This week, the World Medical Association and the International Federation of Health and Human Rights Organisations have called for compulsory drug detention centers to be closed.
Sarah Evans at Open Society Foundations has the story: Shut Down Abusive Drug Detention Centers
As many as an estimated 400,000 people worldwide are currently held in drug detention centers— sometimes for years at a time— on suspicion of using drugs or because of a positive urine test. Most get no medical evaluation, and no treatment—for drug addiction, TB, or HIV. Though these centers are called “rehabilitation,” “treatment,” or education centers, what goes on inside is not based on research or accepted medical principles so much as the desire to discipline and punish.
Patients’ human rights are frequently violated, said the WMA and the International Federation of Health and Human Rights Organizations (IFHHRO). Drug users are beaten, starved, and forced to labor—often in the service of private companies. The number of such “treatment” centers has continued to grow in recent years. [...]
Dr. Adriaan van Es, IFHHRO’s director[:] “As in other forms of medical care, drug dependency treatment should be voluntary and should respect and validate the autonomy of the individual,” he said.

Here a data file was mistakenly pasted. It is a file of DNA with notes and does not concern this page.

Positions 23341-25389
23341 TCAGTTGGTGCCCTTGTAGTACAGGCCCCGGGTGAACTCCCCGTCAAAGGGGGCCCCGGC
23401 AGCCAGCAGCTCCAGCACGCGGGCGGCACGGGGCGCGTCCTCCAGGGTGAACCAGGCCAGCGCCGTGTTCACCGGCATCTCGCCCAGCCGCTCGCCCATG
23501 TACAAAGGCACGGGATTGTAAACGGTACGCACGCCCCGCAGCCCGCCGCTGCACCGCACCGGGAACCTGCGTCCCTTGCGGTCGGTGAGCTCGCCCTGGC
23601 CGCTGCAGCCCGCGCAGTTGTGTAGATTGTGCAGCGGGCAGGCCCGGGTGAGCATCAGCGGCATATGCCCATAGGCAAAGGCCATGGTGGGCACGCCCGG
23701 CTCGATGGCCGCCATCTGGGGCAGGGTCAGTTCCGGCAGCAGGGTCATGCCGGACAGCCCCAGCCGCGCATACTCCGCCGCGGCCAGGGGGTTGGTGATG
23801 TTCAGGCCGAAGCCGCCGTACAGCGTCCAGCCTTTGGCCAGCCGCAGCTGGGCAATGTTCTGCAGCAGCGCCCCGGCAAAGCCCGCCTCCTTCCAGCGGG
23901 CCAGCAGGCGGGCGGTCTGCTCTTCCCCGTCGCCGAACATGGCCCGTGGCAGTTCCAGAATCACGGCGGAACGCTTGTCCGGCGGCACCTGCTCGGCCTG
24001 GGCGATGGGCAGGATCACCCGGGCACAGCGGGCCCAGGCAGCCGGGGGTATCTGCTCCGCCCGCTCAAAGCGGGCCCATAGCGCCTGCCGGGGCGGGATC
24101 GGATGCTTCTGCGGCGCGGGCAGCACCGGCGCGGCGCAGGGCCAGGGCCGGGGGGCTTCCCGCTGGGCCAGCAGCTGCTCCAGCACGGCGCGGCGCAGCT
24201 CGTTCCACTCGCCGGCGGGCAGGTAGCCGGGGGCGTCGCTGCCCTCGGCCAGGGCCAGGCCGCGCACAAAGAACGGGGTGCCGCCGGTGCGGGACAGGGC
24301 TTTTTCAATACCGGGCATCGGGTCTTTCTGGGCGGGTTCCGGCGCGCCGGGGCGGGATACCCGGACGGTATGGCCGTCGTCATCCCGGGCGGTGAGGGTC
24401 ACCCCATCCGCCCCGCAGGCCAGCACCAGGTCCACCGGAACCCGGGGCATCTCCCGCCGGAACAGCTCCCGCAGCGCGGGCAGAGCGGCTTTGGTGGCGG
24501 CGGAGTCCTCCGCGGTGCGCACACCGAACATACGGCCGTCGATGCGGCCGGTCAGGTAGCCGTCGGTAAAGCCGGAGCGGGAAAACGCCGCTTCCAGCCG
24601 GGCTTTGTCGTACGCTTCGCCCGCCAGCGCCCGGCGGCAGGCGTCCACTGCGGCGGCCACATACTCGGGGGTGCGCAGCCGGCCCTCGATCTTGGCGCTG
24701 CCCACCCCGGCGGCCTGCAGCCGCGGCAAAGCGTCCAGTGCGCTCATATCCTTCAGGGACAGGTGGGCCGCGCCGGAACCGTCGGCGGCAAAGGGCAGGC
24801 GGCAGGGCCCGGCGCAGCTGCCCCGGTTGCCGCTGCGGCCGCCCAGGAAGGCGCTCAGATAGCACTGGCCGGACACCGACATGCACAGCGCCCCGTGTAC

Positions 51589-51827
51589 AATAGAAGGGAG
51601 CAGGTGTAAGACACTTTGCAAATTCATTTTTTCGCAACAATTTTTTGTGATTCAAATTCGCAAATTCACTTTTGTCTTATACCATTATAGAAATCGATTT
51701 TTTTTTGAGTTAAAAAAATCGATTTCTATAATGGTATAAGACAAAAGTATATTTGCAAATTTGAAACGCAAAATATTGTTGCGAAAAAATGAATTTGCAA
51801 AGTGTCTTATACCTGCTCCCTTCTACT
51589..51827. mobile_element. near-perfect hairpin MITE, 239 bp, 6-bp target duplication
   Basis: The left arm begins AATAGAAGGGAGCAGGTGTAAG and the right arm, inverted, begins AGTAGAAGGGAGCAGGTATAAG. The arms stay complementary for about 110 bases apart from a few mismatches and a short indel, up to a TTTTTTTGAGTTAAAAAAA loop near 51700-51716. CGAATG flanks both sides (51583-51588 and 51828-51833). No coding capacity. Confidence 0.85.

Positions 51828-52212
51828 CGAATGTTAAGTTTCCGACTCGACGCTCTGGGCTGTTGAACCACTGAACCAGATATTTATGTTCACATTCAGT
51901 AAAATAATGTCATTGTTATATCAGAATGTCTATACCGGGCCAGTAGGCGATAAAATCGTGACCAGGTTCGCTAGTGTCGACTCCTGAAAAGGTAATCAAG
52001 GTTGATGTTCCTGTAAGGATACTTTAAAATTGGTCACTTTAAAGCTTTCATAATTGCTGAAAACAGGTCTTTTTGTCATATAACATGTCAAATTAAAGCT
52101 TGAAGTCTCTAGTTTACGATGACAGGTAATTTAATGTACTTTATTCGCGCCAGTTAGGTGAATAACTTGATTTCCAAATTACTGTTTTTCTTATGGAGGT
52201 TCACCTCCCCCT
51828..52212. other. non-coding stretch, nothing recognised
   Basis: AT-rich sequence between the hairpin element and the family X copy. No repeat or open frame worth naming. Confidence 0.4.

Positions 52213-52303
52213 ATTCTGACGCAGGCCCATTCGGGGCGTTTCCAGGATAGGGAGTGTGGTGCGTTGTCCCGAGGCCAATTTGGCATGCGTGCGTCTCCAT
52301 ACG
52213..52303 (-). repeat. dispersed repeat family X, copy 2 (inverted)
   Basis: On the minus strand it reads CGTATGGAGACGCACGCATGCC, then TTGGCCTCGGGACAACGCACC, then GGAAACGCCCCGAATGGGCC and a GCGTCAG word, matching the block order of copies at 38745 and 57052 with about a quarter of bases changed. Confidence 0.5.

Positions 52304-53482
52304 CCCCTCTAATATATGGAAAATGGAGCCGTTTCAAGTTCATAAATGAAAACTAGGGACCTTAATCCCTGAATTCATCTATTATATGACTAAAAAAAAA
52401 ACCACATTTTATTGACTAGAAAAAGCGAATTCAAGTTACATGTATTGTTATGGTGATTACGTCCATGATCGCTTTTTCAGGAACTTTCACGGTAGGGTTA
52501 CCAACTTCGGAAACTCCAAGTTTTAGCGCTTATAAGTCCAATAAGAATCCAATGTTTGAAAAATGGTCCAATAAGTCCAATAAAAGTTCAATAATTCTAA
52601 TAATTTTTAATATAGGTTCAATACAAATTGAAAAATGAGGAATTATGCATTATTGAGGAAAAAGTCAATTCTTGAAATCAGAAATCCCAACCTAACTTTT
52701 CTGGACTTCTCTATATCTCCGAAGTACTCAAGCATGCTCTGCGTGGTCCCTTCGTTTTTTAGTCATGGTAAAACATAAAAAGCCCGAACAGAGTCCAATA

The drug detention centers are really prisons by another name, and most operate outside either the medical or criminal justice system. National police, military forces, and other public security authorities run most drug detention camps. Detainees suspected of drug use can be held without trial, an appearance before a judge, or right of appeal. While some people do enter such facilities by choice, most do not, and those who attempt to leave are often beaten by the “teachers” who staff the centers.
This issue is being addressed as part of the campaign to Stop Torture in Health Care
We may think we’re above all this in the U.S., but we’re not.
Our forced treatment may not be as abusive, but it is still forced treatment, and when it means loss of liberty or loss of parenting, it’s not that different from torture.
It’s amazing how little we, as a society, discuss the ongoing horrors of the drug war in other countries. Perhaps it’s because it would force us to look at ourselves as well.